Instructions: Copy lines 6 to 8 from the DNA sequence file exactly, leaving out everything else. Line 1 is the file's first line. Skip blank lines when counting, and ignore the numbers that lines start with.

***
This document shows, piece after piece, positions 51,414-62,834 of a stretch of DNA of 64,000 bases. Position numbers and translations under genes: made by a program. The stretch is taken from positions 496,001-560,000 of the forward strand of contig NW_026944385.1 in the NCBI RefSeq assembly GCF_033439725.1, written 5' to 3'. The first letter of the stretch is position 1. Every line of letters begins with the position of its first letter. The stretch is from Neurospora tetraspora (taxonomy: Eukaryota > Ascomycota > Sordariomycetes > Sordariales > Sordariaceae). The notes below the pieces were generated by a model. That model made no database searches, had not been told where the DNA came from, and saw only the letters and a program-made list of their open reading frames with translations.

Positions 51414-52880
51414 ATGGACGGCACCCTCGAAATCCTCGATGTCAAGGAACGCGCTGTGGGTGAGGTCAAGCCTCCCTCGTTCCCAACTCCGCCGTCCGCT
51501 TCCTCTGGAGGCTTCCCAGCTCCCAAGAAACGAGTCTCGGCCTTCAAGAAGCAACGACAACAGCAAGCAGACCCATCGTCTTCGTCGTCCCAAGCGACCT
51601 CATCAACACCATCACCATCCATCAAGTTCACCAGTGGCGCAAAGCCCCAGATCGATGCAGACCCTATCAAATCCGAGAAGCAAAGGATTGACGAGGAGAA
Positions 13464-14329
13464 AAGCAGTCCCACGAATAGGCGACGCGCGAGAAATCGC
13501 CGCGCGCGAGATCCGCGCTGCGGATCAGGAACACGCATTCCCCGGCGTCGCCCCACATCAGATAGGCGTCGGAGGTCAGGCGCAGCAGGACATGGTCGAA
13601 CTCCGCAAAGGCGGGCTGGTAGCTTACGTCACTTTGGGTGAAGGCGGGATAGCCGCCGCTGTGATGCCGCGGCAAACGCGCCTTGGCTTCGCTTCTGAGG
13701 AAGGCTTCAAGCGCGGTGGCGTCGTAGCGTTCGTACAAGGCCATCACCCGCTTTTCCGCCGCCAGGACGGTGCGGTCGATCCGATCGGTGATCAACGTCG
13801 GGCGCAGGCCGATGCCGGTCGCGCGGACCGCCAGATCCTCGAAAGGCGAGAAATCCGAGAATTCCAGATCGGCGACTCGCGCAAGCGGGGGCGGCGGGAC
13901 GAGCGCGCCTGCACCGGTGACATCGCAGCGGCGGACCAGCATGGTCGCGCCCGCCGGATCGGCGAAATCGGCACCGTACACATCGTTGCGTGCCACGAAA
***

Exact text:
Positions 13464-14329
13464 AAGCAGTCCCACGAATAGGCGACGCGCGAGAAATCGC
13501 CGCGCGCGAGATCCGCGCTGCGGATCAGGAACACGCATTCCCCGGCGTCGCCCCACATCAGATAGGCGTCGGAGGTCAGGCGCAGCAGGACATGGTCGAA